Police hinder Occupy protests

By on November 1, 2011

By J. Wesley Wilson–

Almost all have heard of it, many have seen it, but how many really know what Occupy Wall Street is? On Tuesday, Oct. 4 Louisville itself witnessed the group of protestors as they paraded through the city around noon. However, what does this group want? Who are they comprised of? What effect are they trying to impart on the world?

As many are aware from the terrifying headlines made on the news to the numerous bailouts that have almost become second nature, our economy is not in the best shape. Not a “took a week off from the gym” kind of bad shape, but more like “took the last few years off of work” bad shape and the effects are beginning to show. Single days define companies’ economic standing. which will stay? which will go? It’s a business-like version of the weakest link and nothing seemed to be getting done about it, until now.

Occupy Wall Street uses a non-violent method of stand-ins which take place in businesses, streets or anywhere attention will be given as they try to spread their message: our economy is crashing faster than the Blackberry servers. When corporations file for bankruptcy and expect taxpaying Americans to bail them out, a problem exists. This movement brings to the attention of the citizens that nothing is happening to resolve this issue. In other words, the rich are getting richer and the poor are getting poorer as seen with the semi-recent votes for pay raise by Congress.

Not only do the occupiers of Wall Street point out an issue that is in the faces of all, they even go as far as to make demands that will help solve this and other issues that they feel plague our society: racism, bankruptcy and protection of the environment. As a group with such great intentions using non-violent means, one would expect this sort of protest to be received positively. However, that is not the case.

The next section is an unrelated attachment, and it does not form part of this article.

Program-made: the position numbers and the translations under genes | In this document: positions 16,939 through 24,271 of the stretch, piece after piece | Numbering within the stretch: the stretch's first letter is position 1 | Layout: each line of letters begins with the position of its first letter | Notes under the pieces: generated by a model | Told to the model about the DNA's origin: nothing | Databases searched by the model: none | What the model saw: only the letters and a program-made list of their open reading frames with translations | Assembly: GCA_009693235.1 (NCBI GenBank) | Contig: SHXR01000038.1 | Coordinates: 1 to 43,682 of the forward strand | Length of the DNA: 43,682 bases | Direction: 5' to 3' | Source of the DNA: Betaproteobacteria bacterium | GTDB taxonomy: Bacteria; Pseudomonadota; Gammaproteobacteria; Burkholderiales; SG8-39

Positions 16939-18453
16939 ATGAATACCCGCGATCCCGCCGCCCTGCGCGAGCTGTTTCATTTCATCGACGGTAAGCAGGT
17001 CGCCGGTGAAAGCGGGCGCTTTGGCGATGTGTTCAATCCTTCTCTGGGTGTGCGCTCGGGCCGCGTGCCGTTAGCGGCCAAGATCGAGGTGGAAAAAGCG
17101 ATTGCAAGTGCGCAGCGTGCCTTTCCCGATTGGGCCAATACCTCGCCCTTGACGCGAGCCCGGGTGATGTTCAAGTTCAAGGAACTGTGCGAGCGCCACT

Countless arrests have attempted to hinder the progress of this movement as officials are charging them with non-violent civil disobedience. In Chicago alone, more than 15 people have already been arrested, with plenty more on the way. Maybe this movement could expand its march to the jail cells, as it looks like this will happen regardless, as many of those that belong to Occupy Wall Street are now seeing life from the perspective of an inmate.

In a country that was born from the idea of freedom and expressing individual rights, it is shocking to see that those who wish to correct an issue emerging in our world are retained by the power who grants them the right to speak out. As stated in the Declaration of Independence, “whenever any Form of Government becomes destructive of these ends [Life, Liberty, and the pursuit of Happiness], it is the Right of the People to alter or to abolish it.” Here we see a group not comprised of superheroes, but of the common man: college students who have no jobs, business men who have lost their jobs and anyone else who feels like the economy is bad as so many recite, each day trying to fix the world. Instead of putting so much time and energy into stopping and ridiculing their message, perhaps we should try to listen to it.

opinion@louisvillecardinal.com
Photo: Caitlin Williams/The Louisville Cardinal

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